by Jamison Maeda
Numbering as many as 5 million in the early 20th century, the population of the majestic African elephant has been reduced to only a few hundred thousand due to the demand for ivory by the world’s nouveau riche. It is estimated that 100 elephants are brutally killed each day by poachers.
But last week, China announced a ban on its ivory trade by the end of 2017. This is a cause for excitement for animal activists around the globe.
“It’s a game-changer, and could be the pivotal turning point that brings elephants back from the brink of extinction,” says Elly Pepper, of the Natural Resources Defense Council in New York. “…ending the legal ivory trade in China, the world’s largest consumer of elephant ivory, is critical to saving the species.”
Conservation group WWF also welcomed China’s announcement as a signal of the end to the world’s primary legal ivory market,and a “major boost to international efforts to tackle the elephant poaching crisis…”
China at over one billion people is the most populous nation, and its ivory market is the largest in the world. The United States, the second largest ivory market, enacted a near-total ban on commercial trade in ivory in June of 2016. Some states, like California, New York, New Jersey, and Washington have enacted even stronger ivory bans.
Chinese film star Li Bingbing and former basketball player Yao Ming are strong influences in China’s animal activism movement, urging millennials to boycott ivory. They’ve spread their message about ending ivory consumption across Asian social media and television. Yao Ming was recently involved in the documentary “Saving Africa’s Giants” about the cruelty of the poaching industry and a few years ago was integral to helping end the cruel tradition of shark fin soup.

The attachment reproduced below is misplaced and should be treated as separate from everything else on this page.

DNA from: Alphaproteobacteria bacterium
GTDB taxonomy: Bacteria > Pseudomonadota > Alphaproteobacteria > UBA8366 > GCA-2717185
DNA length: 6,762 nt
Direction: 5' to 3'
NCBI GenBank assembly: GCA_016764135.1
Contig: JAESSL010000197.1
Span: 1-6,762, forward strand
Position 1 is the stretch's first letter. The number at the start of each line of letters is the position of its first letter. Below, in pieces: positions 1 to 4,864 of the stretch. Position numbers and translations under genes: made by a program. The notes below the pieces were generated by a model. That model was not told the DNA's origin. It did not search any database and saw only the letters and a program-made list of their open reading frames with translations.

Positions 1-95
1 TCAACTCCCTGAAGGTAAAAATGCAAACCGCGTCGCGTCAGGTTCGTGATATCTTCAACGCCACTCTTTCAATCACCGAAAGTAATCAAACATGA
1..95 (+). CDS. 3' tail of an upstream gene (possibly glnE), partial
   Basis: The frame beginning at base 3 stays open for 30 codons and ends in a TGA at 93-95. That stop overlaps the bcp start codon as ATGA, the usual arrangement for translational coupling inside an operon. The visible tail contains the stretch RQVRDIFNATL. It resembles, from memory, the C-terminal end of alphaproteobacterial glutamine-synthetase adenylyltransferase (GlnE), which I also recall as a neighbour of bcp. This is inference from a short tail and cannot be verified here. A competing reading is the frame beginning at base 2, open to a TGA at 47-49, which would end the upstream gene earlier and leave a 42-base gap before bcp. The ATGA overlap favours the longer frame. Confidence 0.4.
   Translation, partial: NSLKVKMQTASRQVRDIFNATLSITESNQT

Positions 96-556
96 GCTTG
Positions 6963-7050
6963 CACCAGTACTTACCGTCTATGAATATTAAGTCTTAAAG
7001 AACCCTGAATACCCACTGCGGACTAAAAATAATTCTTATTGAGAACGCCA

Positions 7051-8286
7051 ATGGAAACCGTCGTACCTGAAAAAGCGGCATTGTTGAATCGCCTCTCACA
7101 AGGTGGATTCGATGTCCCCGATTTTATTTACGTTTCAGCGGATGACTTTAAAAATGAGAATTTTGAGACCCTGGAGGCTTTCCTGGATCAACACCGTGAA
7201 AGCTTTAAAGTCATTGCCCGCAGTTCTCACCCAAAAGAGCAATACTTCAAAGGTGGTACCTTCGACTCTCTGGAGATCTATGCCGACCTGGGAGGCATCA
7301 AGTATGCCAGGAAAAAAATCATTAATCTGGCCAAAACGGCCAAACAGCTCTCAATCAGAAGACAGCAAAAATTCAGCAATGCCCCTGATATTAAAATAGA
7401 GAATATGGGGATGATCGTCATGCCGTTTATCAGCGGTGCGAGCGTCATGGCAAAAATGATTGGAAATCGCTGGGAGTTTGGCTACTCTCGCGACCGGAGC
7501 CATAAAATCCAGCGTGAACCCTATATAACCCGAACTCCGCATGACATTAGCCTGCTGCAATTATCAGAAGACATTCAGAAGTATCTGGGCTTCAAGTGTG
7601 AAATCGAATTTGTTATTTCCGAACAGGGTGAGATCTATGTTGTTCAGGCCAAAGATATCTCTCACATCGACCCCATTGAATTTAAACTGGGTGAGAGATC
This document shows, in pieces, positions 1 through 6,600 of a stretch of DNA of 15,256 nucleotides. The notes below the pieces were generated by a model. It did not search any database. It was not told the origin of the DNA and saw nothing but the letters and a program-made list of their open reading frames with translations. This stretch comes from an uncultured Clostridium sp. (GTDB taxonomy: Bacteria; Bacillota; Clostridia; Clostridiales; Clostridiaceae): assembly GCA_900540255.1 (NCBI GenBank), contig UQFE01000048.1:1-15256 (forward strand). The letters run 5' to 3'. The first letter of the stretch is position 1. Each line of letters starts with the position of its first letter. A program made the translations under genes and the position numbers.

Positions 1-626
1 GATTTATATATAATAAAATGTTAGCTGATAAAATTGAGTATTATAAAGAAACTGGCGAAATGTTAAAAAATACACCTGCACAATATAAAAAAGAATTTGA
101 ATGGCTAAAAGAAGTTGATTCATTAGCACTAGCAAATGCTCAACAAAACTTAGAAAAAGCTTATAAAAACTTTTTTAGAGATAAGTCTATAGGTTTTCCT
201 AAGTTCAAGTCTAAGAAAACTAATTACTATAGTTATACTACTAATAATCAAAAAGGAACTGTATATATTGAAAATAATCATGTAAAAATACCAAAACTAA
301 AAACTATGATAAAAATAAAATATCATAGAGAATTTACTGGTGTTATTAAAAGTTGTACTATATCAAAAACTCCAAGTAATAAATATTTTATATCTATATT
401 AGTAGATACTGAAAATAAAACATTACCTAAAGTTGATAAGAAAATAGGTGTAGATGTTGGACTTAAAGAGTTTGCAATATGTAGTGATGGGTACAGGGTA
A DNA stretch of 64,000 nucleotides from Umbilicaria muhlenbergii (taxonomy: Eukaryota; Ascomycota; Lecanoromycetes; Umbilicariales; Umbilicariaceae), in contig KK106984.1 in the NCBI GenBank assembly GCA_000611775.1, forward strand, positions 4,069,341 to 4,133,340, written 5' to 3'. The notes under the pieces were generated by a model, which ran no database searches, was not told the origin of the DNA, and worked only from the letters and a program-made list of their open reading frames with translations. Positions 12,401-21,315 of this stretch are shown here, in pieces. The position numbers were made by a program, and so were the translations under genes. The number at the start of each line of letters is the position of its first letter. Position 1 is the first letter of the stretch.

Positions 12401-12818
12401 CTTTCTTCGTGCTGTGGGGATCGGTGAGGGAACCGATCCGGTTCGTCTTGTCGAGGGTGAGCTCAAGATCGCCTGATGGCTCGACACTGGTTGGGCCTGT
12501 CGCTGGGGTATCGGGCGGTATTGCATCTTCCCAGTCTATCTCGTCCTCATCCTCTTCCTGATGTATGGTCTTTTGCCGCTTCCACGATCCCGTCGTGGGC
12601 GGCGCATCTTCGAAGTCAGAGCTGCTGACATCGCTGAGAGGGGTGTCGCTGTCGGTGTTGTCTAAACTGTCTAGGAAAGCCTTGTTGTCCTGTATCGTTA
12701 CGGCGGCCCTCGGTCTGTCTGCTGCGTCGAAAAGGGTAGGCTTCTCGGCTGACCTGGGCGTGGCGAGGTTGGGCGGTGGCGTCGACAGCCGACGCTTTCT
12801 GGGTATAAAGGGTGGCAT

But animal advocates face fierce opposition from the NRA, America’s National Rifle Association, who want to preserve the right of wealthy Americans to hunt elephants and bring ivory trophies back to the US. The NRA urged its supporters to contact their elected representatives in support of legislation that would halt the ban on the ivory trade.
Though ivory bans in China and the US are indeed cause for celebration, the fight is not over. Much of the ivory business will now take place outside of the law or simply move to Hong Kong. We have to remain vigilant, and continue to pressure global governments to increase conservation, to control the smuggling of wild animal products, and increase education about animal cruelty. Hong Kong is on track to eliminate its own ivory trade by 2021. We must make that happen before then, and before wild elephants are poached to extinction.